Tomorrowland: how Walt Disney’s strange utopia shaped the world of tomorrow - cryogenically frozen head not included.
Since at least the late 1950s, Walt Disney Studios had a morgue on site (auto-playing music, with option to pause), but rather than a place to temporarily keep dead bodies, the name is a reference to "morgue files" kept by newspaper reporters, where old materials were kept for reference. In 1989, the archives moved to larger, more modern facilities, renamed the Animation Research Library (ARL), a 12,000 square foot housed in a nondescript structure, which guests are required to not describe or identify by location or even neighborhood, as noted in this Telegraph article, The Jungle Book: the making of Disney's most troubled film. Given the limited access and strict controls over what can be recorded in ARL, Ultimate Disney's 2006 tour write-ups with photos and D23's Armchair Archivist interview with select Disney staff may be the closest you can get to getting inside. [more inside]
In the mid-1940s, surrealist artist Salvador Dali began collaborating with Walt Disney on a short film. The idea was fully storyboarded and an 18 second test animation was completed by Disney animator John Hench. Soon after, the idea was shelved due to a changing of focus with Disney Feature Animation. Almost 60 years later, Walt's nephew Roy E. Disney (with consultation from the now 95-year old Hench) spearheaded an effort to finish the film. In 2003, the finished product, "Destino", premiered. [more inside]
Is Saving Mr. Banks, Disney's retelling of the events surrounding the adaptation of Mary Poppins a corporate, borderline-sexist spoonful of lies which throws author P. L. Travers under the bus?
"The Earth is the only world known so far to harbor life. There is nowhere else, at least in the near future, to which our species could migrate. Visit, yes. Settle, not yet." Before we get into terraforming, what about the space between worlds? NASA has a website dedicated to discussions of space settlements (previously), many going back to the 1970s, as seen in the CoEvolution Book on space settlement and the NASA Ames/Stanford 1975 Summer Study. There is also concept art from the 1970s by Don Davis (prev: 1, 2, 3) and Rick Guidice. Escaping from that orbit, there's also a toroidal space colony as imagined in the 1982 book Walt Disney's EPCOT, and more recently, a ton of neat imagery on Bryan Versteeg's Spacehabs website. [more inside]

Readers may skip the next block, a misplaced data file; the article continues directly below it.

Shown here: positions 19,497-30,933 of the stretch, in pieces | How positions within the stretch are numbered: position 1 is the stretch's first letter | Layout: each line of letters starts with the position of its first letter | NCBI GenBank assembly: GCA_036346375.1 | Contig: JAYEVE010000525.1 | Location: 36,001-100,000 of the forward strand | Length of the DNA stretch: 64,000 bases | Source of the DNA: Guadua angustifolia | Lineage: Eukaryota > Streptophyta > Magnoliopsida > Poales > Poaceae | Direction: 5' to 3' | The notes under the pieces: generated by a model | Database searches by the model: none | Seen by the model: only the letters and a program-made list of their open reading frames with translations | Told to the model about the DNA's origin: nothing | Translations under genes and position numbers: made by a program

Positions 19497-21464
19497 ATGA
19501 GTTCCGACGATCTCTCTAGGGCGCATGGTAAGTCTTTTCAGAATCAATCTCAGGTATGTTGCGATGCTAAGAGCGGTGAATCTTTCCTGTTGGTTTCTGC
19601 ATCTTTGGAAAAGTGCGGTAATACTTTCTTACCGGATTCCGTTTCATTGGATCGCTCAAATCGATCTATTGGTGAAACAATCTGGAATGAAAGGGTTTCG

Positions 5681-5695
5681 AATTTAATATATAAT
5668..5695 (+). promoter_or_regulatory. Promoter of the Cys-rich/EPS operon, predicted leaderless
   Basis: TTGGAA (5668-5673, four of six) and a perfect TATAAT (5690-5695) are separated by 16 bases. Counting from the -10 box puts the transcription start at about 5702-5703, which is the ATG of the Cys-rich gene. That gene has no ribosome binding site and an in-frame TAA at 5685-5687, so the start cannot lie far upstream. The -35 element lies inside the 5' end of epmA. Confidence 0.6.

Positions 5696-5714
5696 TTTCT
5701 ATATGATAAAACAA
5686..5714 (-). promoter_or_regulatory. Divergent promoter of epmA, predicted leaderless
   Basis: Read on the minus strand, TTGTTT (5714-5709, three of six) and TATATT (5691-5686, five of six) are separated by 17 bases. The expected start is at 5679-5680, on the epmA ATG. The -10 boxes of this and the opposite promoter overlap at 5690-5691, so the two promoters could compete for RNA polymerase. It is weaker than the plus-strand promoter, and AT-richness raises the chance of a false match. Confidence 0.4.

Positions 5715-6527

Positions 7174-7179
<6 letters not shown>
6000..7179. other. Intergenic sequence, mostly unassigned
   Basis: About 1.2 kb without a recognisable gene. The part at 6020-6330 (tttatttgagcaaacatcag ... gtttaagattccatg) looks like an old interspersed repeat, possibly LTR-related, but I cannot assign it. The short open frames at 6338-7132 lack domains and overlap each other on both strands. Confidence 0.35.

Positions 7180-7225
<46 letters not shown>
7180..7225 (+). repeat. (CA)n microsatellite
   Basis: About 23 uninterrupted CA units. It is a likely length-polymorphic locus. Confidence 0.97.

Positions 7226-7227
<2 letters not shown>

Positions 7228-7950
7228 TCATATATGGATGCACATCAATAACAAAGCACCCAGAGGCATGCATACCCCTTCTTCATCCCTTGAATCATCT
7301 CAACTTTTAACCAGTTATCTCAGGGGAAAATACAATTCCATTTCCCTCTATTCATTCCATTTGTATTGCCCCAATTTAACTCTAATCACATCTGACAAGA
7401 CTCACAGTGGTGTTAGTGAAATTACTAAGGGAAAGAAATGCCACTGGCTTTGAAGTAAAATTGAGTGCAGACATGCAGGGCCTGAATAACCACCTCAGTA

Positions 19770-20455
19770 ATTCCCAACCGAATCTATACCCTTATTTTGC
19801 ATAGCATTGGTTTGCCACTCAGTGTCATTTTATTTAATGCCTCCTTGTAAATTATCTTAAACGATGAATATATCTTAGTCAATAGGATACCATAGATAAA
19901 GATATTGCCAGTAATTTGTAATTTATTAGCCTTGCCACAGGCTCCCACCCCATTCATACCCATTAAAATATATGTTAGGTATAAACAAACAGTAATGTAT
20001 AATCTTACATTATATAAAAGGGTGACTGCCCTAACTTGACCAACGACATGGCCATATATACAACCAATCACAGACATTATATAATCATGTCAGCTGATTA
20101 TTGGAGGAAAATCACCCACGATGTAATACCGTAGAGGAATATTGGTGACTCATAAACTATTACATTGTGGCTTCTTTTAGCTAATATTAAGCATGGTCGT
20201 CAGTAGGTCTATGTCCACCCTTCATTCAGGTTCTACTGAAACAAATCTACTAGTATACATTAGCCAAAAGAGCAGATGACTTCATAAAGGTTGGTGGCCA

Thousands of movie posters from the Mouse, from Alice's Day at Sea (March 1, 1924) to Wreck-It-Ralph (November 2, 2012). Includes US and foreign posters, historical and modern versions (the changes in poster design are particularly interesting), trailers and advertising material. The site (in French) covers movies produced under the Disney umbrella (including Touchstone, Hollywood Pictures and Pixar but not Miramax): shorts and feature films, animated and live action movies, classic and less classic works.
"Disney goes to Anaheim late at night to help repair the animatronic Disneyland Lincoln, which has been malfunctioning and attacking members of the audience. Disney gets in an argument with the robot about blacks, and Lincoln goes crazy again and whacks Walt...." (source). Starting today at 2 PM Eastern time (just under 3 hours from now) and for the next 90 days, medici.tv will stream, free of charge, Teatro Real's January 22 premiere performance of the new Philip Glass opera The Perfect American. It's based on the novel of the same name by Peter Stephan Jungk, which the NY Times called "a surreal, meditative, episodic account of the last days of Walt Disney." Four minute preview video. ENO rehearsal trailer. (Happy belated 76th, Mr. Glass.) [more inside]
"Over the years in animation, there have been a lot of great animators. Ub Iwerks was one of those people. We know his work, but we don't necessarily know the man." The Hand Behind the Mouse: The Ub Iwerks Story (in 5 parts on DailyMotion: 1, 2, 3, 4, and 5) tells of the life of Ubbe Eert Iwerks, from the formation of the friendship with Walt Disney when they met at advertisement studio in Kansas City, their artistic collaborations and Ub's 20 years of animation, to Iwerk's technical creations that kept Disney animated pictures ahead of other studios. [more inside]
D. on Ice, in honor of the 110th birthday of Walt Disney, kinda.